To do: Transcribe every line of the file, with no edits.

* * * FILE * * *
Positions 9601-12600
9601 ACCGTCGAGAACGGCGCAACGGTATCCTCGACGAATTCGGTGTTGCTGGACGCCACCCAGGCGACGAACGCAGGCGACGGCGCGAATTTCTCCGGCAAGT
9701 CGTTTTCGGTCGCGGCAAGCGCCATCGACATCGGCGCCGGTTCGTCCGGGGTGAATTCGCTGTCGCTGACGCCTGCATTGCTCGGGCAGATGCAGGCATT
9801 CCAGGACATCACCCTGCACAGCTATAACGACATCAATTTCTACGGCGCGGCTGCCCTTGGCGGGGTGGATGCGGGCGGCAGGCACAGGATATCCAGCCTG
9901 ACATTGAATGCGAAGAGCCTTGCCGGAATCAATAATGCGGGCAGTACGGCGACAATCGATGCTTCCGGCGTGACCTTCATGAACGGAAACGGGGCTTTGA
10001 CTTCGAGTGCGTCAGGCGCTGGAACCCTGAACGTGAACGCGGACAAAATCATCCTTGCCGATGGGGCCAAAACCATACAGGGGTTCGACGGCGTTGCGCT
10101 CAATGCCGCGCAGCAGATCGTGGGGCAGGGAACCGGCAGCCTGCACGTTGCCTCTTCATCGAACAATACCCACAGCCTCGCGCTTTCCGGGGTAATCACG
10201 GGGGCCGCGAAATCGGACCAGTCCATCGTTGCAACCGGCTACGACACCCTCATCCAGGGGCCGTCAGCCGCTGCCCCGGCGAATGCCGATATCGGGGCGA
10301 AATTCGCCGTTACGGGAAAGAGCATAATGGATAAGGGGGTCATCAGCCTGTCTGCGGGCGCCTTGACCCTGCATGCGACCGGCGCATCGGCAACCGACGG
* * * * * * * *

Positions 9601-12600
9601 ACCGTCGAGAACGGCGCAACGGTATCCTCGACGAATTCGGTGTTGCTGGACGCCACCCAGGCGACGAACGCAGGCGACGGCGCGAATTTCTCCGGCAAGT
9701 CGTTTTCGGTCGCGGCAAGCGCCATCGACATCGGCGCCGGTTCGTCCGGGGTGAATTCGCTGTCGCTGACGCCTGCATTGCTCGGGCAGATGCAGGCATT
9801 CCAGGACATCACCCTGCACAGCTATAACGACATCAATTTCTACGGCGCGGCTGCCCTTGGCGGGGTGGATGCGGGCGGCAGGCACAGGATATCCAGCCTG
9901 ACATTGAATGCGAAGAGCCTTGCCGGAATCAATAATGCGGGCAGTACGGCGACAATCGATGCTTCCGGCGTGACCTTCATGAACGGAAACGGGGCTTTGA
10001 CTTCGAGTGCGTCAGGCGCTGGAACCCTGAACGTGAACGCGGACAAAATCATCCTTGCCGATGGGGCCAAAACCATACAGGGGTTCGACGGCGTTGCGCT
10101 CAATGCCGCGCAGCAGATCGTGGGGCAGGGAACCGGCAGCCTGCACGTTGCCTCTTCATCGAACAATACCCACAGCCTCGCGCTTTCCGGGGTAATCACG
10201 GGGGCCGCGAAATCGGACCAGTCCATCGTTGCAACCGGCTACGACACCCTCATCCAGGGGCCGTCAGCCGCTGCCCCGGCGAATGCCGATATCGGGGCGA
10301 AATTCGCCGTTACGGGAAAGAGCATAATGGATAAGGGGGTCATCAGCCTGTCTGCGGGCGCCTTGACCCTGCATGCGACCGGCGCATCGGCAACCGACGG